Recently, it has been suggested that ciliary and nuclear entry share several characteristics (Fig. 4 B; Dishinger et al., 2010; Kee et al., 2012). The nuclear pore excludes proteins greater than ∼30 kD but allows passage of larger proteins if bound to importins or exportins (Cook et al., 2007). Importins and exportins directly interact with and transiently displace the phenylalanine-glycine repeat nucleoporins, whose natively unfolded repeats form a meshwork that occludes the nuclear pore lumen (Hoelz et al., 2011). In this way, importins and exportins catalyze the nucleocytoplasmic transport of their cargos, which they recognize via NLSs or nuclear export sequences (NESs), respectively. Giving direction to the process is a concentration gradient of the GTP-bound form of the small GTPase Ran, which accumulates inside the nucleus where it stimulates cargo dissociation from importins and cargo association with exportins. The Ran-GTP gradient is in turn generated by the asymmetric distribution of RCC1, the chromatin-associated exchange factor that generates Ran-GTP, and RanGAP, the cytosolic enzyme that generates Ran-GDP (Cook et al., 2007).
Surprisingly, importin binding is also required for some proteins to accumulate inside cilia (Fan et al., 2007; Dishinger et al., 2010; Hurd et al., 2011). One such protein is the kinesin Kif17, whose ciliary localization depends on importin-β2 binding to an NLS-like CLS in Kif17 (Dishinger et al., 2010). Indeed, replacing the CLS in Kif17 with a bona fide NLS supports its ciliary entry, and Kif17 mutants containing the CLS, but lacking the kinesin motor domain, accumulate in the nucleus instead of the cilium (Dishinger et al., 2010). Furthermore, grafting the Kif17 CLS onto a nonciliary kinesin causes the resulting fusion protein to go to the cilium (Dishinger et al., 2010). Therefore, ciliary localization of Kif17 requires both importin binding and an additional activity present in its motor domain, possibly plus end–directed microtubule motility. Kif17 is in turn required for the olfactory cyclic nucleotide–gated (CNG) channel to accumulate in cilia, supporting the hypothesis that kinesin–importin complexes transport other proteins into cilia (Jenkins et al., 2006).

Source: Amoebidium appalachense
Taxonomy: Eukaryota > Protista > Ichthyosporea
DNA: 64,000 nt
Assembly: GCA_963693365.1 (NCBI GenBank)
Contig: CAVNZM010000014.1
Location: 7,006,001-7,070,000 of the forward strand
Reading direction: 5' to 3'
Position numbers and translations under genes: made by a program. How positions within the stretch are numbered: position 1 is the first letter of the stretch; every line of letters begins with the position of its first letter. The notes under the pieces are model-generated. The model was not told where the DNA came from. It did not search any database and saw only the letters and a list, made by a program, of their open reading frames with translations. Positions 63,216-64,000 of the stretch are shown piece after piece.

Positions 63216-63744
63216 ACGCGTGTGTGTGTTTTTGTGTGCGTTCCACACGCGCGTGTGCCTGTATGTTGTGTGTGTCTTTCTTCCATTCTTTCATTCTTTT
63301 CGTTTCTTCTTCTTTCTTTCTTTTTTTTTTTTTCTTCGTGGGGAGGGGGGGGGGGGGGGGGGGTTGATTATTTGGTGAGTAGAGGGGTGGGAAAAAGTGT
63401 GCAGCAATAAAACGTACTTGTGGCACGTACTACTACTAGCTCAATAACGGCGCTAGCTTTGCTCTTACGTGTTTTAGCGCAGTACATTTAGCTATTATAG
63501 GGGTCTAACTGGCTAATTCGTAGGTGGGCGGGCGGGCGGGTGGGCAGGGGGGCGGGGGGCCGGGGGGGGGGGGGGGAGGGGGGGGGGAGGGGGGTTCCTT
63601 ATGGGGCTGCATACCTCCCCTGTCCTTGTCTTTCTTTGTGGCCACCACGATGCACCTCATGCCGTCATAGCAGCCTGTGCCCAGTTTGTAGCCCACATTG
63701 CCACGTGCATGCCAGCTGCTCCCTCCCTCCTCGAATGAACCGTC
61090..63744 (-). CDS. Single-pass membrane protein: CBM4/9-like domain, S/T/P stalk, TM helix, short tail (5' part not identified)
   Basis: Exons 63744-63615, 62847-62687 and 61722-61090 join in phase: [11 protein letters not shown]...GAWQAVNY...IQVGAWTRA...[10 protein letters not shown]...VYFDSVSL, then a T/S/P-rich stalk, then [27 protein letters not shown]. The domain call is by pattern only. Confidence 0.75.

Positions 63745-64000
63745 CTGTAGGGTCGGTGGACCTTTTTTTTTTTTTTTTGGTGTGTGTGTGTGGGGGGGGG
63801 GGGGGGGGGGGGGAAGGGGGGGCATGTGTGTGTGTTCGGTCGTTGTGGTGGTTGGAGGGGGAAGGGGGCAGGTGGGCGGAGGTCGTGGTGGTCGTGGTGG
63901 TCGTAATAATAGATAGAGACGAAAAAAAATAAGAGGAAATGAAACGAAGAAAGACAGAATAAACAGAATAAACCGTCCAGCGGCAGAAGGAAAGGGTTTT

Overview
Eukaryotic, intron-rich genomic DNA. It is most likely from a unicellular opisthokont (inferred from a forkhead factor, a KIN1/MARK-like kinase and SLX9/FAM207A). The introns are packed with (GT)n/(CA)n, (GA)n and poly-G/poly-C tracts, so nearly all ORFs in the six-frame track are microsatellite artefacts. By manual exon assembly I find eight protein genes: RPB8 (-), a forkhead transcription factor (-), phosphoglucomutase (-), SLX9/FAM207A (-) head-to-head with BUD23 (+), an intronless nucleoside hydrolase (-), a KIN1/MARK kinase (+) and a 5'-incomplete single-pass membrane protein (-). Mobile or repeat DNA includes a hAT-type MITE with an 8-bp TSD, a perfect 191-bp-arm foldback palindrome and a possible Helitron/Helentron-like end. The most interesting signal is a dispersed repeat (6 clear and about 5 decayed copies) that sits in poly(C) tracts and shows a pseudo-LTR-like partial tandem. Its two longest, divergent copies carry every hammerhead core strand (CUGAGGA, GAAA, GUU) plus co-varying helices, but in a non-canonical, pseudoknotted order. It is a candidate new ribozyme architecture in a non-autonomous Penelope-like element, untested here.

Like importin-β2, Ran is implicated in ciliary trafficking. A GTP-locked form of Ran causes Kif17 to move from the ciliary tip to less distal ciliary positions until it disappears from the cilium altogether (Dishinger et al., 2010). Interestingly, knockdown of RanBP1, a RanGAP cofactor present in the cilium, leads to an accumulation of ciliary Ran-GTP and also causes Kif17 to leave the ciliary tip (Fan et al., 2011). These results can potentially be explained by effects of Ran-GTP on the balance between anterograde and retrograde trafficking of Kif17 along ciliary microtubules or by changes in microtubule dynamics, which Ran-GTP is known to regulate (Keryer et al., 2003; Mishra et al., 2010; Fan et al., 2011; Halpin et al., 2011). Together with the fact that a GDP-locked Ran mutant that disrupts nucleocytoplasmic transport does not affect the ciliary localization of Kif17, these data suggest that the ciliary functions of Ran differ from those in nucleocytoplasmic transport (Dishinger et al., 2010). Future experiments that address how Ran-GTP levels in the cilium are controlled, the function of nucleoporins at the ciliary base (Kee et al., 2012), and whether exportins regulate ciliary exit will clarify the extent to which trafficking through the ciliary base and nuclear pores resemble each other.
Intraciliary retention of soluble proteins.